December 6, 2021
Designing Pedestrian Safety
Drivers have a responsibility to share the road, making sure they stay aware and give the right of way to other vehicles, bicyclists, motorcyclists, and pedestrians. However, this is not always easy - how many times have you had a cyclist whizz by you when they have no real bike path or a pedestrian making questionable moves along the shoulder in the absence of any sidewalks or crossings?
Most sites where pedestrian deaths happen are on roads never intended for people to walk on or cross. Angie Schmitt, the author of “Right of Way: Race, class and the silent epidemic of pedestrian death in America” makes a striking point saying that “pedestrian deaths are a design problem,” Schmitt notes. “Certain streets are designed to kill.”
According to the National Highway Traffic Safety Administration (NHTSA), in 2019, 6,205 pedestrians died in traffic crashes, up from 4,414 in 2008. That’s equal to a full Boeing 747 crashing every month. This is entirely unacceptable - so, what is the solution to this tragic ‘design problem’?
Transforming our cities and roadways to become more people-friendly will not be a simple task that can be accomplished overnight - though some places have recently made strides.
Throughout the pandemic, outdoor space has been a precious commodity. Allowing people to travel about freely and safely has moved up in the list of priorities for many cities around the United States. (As car travel is baked into our culture and urban planning, we don’t often get to experience the exemplary public transit or bike infrastructure from other countries around the world.)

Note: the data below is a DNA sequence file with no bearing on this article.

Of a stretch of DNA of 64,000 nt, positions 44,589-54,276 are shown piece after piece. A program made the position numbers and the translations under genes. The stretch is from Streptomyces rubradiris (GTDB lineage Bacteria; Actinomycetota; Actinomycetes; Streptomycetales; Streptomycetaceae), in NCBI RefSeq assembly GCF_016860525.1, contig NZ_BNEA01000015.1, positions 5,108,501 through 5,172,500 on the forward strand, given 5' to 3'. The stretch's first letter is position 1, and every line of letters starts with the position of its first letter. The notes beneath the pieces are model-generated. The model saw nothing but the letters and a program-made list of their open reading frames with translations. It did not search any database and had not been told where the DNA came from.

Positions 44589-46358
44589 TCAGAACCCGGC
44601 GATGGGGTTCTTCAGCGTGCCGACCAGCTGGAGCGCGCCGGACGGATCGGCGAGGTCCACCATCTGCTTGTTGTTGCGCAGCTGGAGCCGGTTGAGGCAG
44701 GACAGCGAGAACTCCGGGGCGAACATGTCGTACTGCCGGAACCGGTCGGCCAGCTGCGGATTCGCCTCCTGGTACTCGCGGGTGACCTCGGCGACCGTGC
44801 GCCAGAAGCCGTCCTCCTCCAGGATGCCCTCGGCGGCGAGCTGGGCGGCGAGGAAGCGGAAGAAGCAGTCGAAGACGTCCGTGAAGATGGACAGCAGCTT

Many have now implemented Open Street programs, which temporarily open streets to people by closing them to cars. Oakland banned cars from 74 miles of streets, which is 10% of the entire city. New York City banned cars from 67 miles. Other cities have followed with similar bans of varying size and scope. While these initiatives have promoted safety by removing cars from the equation, this is a relatively short-term fix; our cities were built for cars.
Nowhere is this more apparent than in Los Angeles, a sprawling metropolis specifically designed for the automobile. Too large to traverse on foot (in any reasonable amount of time at least), and far too few bike lanes to venture around on two wheels, most citizens own a car, and the city’s landscape reflects that.
While it might be difficult to imagine car-free streets in LA, there are other cities that have tackled this issue. It all boils down to a shift in focus in urban planning and design.
For example, in Barcelona, they have introduced super-blocks. These blocks are an innovative concept that transforms a large area of mainly vehicular traffic into mixed usage spaces.
This approach is part of the trend of New Urbanism, which is an intentional style of planning that shifts the layout to promote connected communities that are walkable and more sustainable.
How can we take these lessons and apply them here? Here are three action items for a safer, more pedestrian-friendly future:
1. Infrastructure investments:
Installing modern streetlights and signage that illuminate the road properly and alert oncoming drivers to pedestrians is a first step.
2. Planning efforts
More protected walkways, including wider sidewalks and designated crossing areas could be a good start. In the long term, urban planners need to consider the pedestrian over vehicles in their design and planning efforts.
3. Socio-economic barriers
Historically, lower-income neighborhoods have been subject to major upheaval as infrastructure projects plowed through their communities. Subsequently, fewer resources were allocated to these areas, and today, we find many to be in a state of disrepair. We need to recognize the lasting adverse effects of these policies and make concerted efforts to invest and rebuild.
As Gabby Birenbaum writes in her article “How to end the American obsession with driving,” “Reducing traffic alone doesn’t make biking and walking safer; the streets themselves need to be redesigned with safety in mind.” Policy shifts from the top down will be required to introduce any substantial, lasting change. It is up to our federal, state, and local governments to incentivize behaviors and transportation patterns that better serve us all.